Our friends and counsel unconditionally opposed our undertaking the campaign. The question of our deportation was still under consideration by the Federal Government, and it was therefore inadvisable to prejudice our case, they argued. But Sasha and I felt that it was the psychological moment to speak out in behalf of Russia. We could not allow personal interests to influence our decision.
From New York to Detroit and thence to Chicago we made a whirlwind tour, our movements watched by local and Federal agents, every utterance noted down and attempts made to silence us. Unperturbed we continued. It was our last supreme effort and we felt our die had been cast.
Notwithstanding sensational press reports of police interference, warnings to keep away from our gatherings, and similar methods calculated to deter our audiences from attending, our meetings in Detroit, as well as in Chicago, were crowded by thousands. No ordinary assemblies, these; monster demonstrations they were, a tempest of vehement indignation against government absolutism and of homage to ourselves. It was the eloquent voice of the awakened collective soul, thrilled by new hope and aspiration. We merely articulated its yearnings and dreams.
During the farewell dinner given us by our friends in Chicago, on December 2, reporters dashed in with the news of Henry Clay Frick's death. We had not heard of it before, but the newspaper men suspected that the banquet was to celebrate the event. "Mr. Frick has just died," a blustering young reporter addressed Sasha. "What have you got to say? " "Deported by God," Sasha answered dryly. I added that Mr. Frick had collected his debt in full from Alexander Berkman, but he had died without making good his own obligations. "What do you mean?" the reporters demanded. "Just this: Henry Clay Frick was a man of the passing hour. Neither in life nor in death would he have been remembered long. It was Alexander Berkman who made him known, and Frick will live only in connection with Berkman's name. His entire fortune could not pay for such glory."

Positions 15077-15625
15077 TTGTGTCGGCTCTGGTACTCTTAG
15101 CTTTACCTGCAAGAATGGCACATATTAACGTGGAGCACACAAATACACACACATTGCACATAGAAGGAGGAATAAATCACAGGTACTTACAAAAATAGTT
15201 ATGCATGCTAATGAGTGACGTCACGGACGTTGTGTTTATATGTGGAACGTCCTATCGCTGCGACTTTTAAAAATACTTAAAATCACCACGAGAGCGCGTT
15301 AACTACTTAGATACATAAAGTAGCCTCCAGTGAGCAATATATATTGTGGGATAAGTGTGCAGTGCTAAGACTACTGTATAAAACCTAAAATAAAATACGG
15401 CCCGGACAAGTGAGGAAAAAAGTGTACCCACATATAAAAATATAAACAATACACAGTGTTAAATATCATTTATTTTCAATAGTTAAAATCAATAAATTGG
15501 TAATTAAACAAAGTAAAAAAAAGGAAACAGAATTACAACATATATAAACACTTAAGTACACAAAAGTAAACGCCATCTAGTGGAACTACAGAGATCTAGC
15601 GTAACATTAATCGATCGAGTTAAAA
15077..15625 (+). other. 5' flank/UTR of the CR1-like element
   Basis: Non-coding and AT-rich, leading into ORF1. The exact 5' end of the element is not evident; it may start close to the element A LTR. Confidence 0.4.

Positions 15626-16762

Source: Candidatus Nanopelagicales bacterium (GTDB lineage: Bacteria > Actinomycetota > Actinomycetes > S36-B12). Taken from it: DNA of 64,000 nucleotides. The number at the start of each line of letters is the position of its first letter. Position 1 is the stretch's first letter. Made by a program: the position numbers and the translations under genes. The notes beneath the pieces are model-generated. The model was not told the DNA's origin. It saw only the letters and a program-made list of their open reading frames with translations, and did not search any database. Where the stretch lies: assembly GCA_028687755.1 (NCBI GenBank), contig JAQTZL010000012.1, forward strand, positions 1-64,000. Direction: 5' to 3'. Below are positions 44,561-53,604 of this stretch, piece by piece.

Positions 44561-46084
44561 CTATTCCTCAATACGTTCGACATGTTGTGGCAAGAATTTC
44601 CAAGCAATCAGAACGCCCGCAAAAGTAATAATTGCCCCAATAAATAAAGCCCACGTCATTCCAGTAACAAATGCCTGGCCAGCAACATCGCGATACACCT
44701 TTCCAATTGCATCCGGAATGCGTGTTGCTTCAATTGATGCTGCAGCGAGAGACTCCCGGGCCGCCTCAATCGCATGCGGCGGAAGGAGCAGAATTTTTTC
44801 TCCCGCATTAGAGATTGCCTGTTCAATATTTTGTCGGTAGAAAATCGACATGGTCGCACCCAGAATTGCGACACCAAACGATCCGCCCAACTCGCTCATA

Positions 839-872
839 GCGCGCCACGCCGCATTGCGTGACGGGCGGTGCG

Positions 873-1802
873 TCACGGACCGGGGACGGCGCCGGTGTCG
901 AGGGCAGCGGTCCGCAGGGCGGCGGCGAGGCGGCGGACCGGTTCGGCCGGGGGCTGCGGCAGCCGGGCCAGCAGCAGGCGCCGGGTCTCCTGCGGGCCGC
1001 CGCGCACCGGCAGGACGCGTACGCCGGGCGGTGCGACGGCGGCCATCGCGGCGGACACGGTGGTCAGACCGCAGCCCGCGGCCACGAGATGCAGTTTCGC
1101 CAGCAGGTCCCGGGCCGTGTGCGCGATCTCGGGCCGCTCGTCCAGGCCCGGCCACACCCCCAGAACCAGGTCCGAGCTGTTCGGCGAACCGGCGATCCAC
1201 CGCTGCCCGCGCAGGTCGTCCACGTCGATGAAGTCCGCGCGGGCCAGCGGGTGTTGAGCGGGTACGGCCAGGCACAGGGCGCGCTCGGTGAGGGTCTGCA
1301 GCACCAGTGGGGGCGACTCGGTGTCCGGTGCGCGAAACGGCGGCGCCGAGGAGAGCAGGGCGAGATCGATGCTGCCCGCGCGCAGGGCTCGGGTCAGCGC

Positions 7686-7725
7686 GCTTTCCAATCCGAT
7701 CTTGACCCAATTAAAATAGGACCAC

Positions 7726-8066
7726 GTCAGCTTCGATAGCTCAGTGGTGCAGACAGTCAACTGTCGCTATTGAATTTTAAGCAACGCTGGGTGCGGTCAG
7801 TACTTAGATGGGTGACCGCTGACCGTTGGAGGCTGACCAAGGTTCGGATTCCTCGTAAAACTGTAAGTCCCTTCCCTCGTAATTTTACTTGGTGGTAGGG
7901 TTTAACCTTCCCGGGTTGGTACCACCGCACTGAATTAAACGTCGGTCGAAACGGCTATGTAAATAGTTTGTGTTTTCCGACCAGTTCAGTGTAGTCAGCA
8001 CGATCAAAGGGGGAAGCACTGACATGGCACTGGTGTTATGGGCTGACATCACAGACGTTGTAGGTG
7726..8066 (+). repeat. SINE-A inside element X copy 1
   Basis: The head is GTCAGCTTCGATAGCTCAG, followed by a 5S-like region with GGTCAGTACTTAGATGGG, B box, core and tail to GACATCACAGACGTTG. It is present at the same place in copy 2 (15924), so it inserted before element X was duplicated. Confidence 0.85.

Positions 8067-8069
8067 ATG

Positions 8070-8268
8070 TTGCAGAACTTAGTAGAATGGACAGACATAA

The next morning brought a telegram from Harry Weinberger informing us that the Federal Department of Labor had ordered our deportation, and that we must surrender on December 5. We had two more days of freedom and another lecture on hand. There was much to attend to in New York, and Sasha left to arrange our affairs there. I remained for the last meeting. However the storm might rage and the waves mount high, I was determined to face it to the end.